Josh Leon: 'Sociality in the Time of Grief'
On March 30th I joined my first digital reading group. The theme was, and was not, Covid-19. Because no-one wants to talk about it, but it’s all we can talk about at this moment. And during the conversation, which I found it very complicated to participate in, the concept of "pre-trauma" arose. Trauma as a whole is already hard enough to understand and comprehend. But "pre-trauma" had me perplexed. One member of the group suggested that perhaps trauma could only be experienced prior to or post the traumatic event. This was in relation to a text that had been set as part of the readings. I disagreed, and in this moment of Covid-19, the idea that we are not experiencing trauma, or could not comprehend our trauma, is something that makes so little sense. I thought, is this notion rooted in the condition of us not seeing all the loss that is happening?
I get a text the next day from a friend whose father is in hospital in Italy.
We are living through a trauma. Just because we are sat in our flats, homes, bedrooms, that does not mean we are not part of this trauma. We are losing loved ones, and friends are losing loved ones, and for many places this is just the beginning, it feels there is no end to look forward to. We keep saying “when this is over”, but I am now more aware than ever that we should be saying “as this is happening”. We can meet online, sure, but we cannot be present as a body, and our lack of presence should not be underestimated, for there are those who need to be present, whose bodies are living the trauma.
We are in self-isolation to remind ourselves that our sociality is what conditions our inter-connectedness and that without that inter-connectedness those whose lives are lost are too quickly forgotten. I am wary of enabling the idea that we will be suffering from post- or pre-traumas. We are in trauma. We have been in trauma. When we suggest that trauma, and therefore loss, and grief, are the result of an individual event, we isolate ourselves from a concern of our historical social condition. I would like to propose that as a means for breaking this individualistic notion of trauma, of suffering, we need to take this time to enter into a new contract with grief, which is not actually a new contract, but a contract that already exists and which we consistently ignore.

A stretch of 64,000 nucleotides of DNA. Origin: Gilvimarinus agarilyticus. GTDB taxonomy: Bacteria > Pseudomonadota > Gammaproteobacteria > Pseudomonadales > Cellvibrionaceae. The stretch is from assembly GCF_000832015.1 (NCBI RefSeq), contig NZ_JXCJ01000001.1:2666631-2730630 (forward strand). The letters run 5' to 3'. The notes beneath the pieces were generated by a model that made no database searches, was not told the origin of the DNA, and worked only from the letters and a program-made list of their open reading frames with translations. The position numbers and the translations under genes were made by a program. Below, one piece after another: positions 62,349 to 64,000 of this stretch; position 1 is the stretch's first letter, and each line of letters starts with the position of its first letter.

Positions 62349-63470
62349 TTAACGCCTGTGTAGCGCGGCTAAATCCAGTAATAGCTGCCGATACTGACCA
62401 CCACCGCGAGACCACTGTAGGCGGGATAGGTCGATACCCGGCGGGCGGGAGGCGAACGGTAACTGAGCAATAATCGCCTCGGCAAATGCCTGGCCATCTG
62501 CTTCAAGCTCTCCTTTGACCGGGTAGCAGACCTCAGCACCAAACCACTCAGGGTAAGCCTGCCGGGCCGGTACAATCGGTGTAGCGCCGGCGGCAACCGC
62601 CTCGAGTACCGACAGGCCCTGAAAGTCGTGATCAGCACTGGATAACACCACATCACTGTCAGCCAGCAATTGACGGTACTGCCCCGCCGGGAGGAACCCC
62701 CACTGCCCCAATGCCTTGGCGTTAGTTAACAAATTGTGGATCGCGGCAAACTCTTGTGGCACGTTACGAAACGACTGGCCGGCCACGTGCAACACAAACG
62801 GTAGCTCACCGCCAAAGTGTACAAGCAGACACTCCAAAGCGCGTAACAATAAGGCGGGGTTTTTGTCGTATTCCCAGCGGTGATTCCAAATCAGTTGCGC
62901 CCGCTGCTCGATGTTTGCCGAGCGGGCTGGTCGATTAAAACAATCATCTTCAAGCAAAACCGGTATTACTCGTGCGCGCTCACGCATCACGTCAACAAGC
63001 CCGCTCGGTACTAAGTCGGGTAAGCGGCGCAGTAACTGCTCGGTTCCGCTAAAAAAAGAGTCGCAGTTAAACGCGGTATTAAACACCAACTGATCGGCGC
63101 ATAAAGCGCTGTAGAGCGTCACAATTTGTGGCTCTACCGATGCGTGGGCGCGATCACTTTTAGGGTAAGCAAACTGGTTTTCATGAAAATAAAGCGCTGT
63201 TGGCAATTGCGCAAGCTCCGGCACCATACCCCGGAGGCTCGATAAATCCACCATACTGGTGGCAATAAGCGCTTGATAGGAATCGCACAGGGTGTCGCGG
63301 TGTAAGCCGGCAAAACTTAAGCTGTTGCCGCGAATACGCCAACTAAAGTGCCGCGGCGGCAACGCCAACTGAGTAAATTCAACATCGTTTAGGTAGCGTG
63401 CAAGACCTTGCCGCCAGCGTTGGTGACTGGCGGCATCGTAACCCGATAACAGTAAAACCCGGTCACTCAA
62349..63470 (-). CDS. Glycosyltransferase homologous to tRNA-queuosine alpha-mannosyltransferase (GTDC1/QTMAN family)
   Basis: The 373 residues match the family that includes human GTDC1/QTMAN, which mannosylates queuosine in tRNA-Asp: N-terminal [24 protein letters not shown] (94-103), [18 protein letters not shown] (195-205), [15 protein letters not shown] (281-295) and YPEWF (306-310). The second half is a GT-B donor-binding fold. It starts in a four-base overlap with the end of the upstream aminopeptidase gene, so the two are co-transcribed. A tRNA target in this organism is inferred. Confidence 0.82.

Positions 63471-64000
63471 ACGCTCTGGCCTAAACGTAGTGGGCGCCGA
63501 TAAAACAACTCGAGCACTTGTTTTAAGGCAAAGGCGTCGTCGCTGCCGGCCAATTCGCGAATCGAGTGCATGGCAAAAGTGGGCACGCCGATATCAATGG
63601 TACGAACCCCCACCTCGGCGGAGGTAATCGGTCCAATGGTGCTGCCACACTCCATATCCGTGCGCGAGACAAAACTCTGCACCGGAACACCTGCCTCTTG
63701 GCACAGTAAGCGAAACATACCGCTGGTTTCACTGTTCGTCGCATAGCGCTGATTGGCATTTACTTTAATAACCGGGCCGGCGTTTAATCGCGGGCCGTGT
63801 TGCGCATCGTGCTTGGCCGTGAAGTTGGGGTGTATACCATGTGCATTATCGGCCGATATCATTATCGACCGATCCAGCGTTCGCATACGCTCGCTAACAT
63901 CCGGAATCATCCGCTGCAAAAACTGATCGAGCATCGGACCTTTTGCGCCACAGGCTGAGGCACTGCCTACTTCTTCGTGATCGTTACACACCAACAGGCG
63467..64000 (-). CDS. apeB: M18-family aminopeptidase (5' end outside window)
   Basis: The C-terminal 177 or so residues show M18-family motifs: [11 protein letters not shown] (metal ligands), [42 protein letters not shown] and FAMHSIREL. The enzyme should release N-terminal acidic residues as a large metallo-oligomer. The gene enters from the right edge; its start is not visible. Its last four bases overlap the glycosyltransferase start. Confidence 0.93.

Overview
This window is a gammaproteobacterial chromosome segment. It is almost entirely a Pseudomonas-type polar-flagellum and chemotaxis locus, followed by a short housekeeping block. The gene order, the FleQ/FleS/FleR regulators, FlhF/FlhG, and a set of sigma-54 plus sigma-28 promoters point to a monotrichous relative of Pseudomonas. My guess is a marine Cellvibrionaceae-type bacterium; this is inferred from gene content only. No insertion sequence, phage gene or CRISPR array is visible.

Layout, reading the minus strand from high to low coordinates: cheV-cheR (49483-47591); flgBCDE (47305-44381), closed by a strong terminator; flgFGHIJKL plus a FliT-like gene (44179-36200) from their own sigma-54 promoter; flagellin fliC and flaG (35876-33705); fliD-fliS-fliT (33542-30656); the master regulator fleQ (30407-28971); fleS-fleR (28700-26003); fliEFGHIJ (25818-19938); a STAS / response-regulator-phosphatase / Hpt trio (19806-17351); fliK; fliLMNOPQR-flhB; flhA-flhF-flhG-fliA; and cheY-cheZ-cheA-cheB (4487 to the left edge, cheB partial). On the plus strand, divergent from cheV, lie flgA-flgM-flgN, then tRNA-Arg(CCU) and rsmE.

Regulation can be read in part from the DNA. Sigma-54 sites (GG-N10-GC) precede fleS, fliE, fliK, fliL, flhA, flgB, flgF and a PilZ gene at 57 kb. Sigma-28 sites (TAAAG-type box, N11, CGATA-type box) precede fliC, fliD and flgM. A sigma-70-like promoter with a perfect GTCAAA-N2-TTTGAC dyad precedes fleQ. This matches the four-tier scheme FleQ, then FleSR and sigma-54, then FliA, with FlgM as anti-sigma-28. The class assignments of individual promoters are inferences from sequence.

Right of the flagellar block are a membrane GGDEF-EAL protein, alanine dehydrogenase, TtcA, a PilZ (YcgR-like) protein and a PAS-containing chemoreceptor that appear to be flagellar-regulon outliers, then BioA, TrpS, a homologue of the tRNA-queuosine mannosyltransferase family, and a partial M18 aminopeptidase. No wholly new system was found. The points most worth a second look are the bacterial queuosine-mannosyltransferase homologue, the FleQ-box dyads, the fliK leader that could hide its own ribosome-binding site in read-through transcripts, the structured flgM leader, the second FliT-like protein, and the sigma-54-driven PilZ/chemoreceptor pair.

We seem to want to do away with grief. As if it can be overcome, or resolved, or even forgotten. Yet this is not the case. I prefer to follow Judith Butler’s understanding. We are hit by waves. In the coming months, and for the following years, we will be hit by waves of grief. You may be reading this, and thinking, I have not lost anyone, but that does not mean you do not know grief, or that you do not know someone who is grieving. As we endure this event, this moment, we must make our pact to accept grief as a continuous and ever-present part of our life. We should take time to find ways to lament this grief. It is our means for connecting. The sociality you will long for, if not now, later, is based on this connection, in the relation between one-another’s loss.
I am not sick, but who do I know who is? A mother, a father, a grandparent, a child, a friend, who is at the edge? All of us are there now. We speak of ritual as though it some kind of daily activity, but that is a habit. If we can break out of our linguistic constraints, and see what meanings can be newly conceived, we may begin to understand how things like ritual, or lament, can offer up the spaces for this sociality of grief to be part of our lives. Let us take the ritual and condition it properly as a space for the practice of grieving and lament. Ritual as a means for developing spaces where we can be with the lost, the passed, as a means for conditioning our social responsibility in the future. Which will be a future built on our ethical and social responsibility to one another.
When I heard that comment in that group, I thought how absurd it was, how isolated it was. Our isolated bodies do not make us isolated from historic events of collective death, nor do they isolate us from this event. By thinking about these events, it is clear that our knowledge of trauma is already embedded in our history, and therefore our social existence.
Trauma is a lived experience. The effects of trauma are lived. We are living trauma. We are constituted by our relation to trauma. In this time of social distance, we can find means of proximity outside of our previous social conditions; a proximity to our collective grief, making space for those of us who will be grieving and those of us who are grieving. Letting those emotions be the space of our day to day being, distancing ourselves from the conception of life moving at hyper-speed, and hyper-production.
Grief is slow. Grief is overwhelming. Grief is paralysing. Grief is not normal. These are the conditions of our future, but in truth they are and have been under the surface for years. This virus has brought about a sociality of grief. And this sociality might just allow us to live in the present with an awareness of the larger impacts of the systems we engage with, and the smaller circles of engagements we participate in. If we can stay close to the grief, we will deepen our understanding of the truth of our world’s precarity.
 Judith Butler, Precarious Life : The Powers of Mourning and Violence (Verso, 2006), p. 21.
Joshua Leon, is an artist and writer. He is working towards a Ph.D in the Arts and Humanities at the RCA, with the prospective title If This is a Man.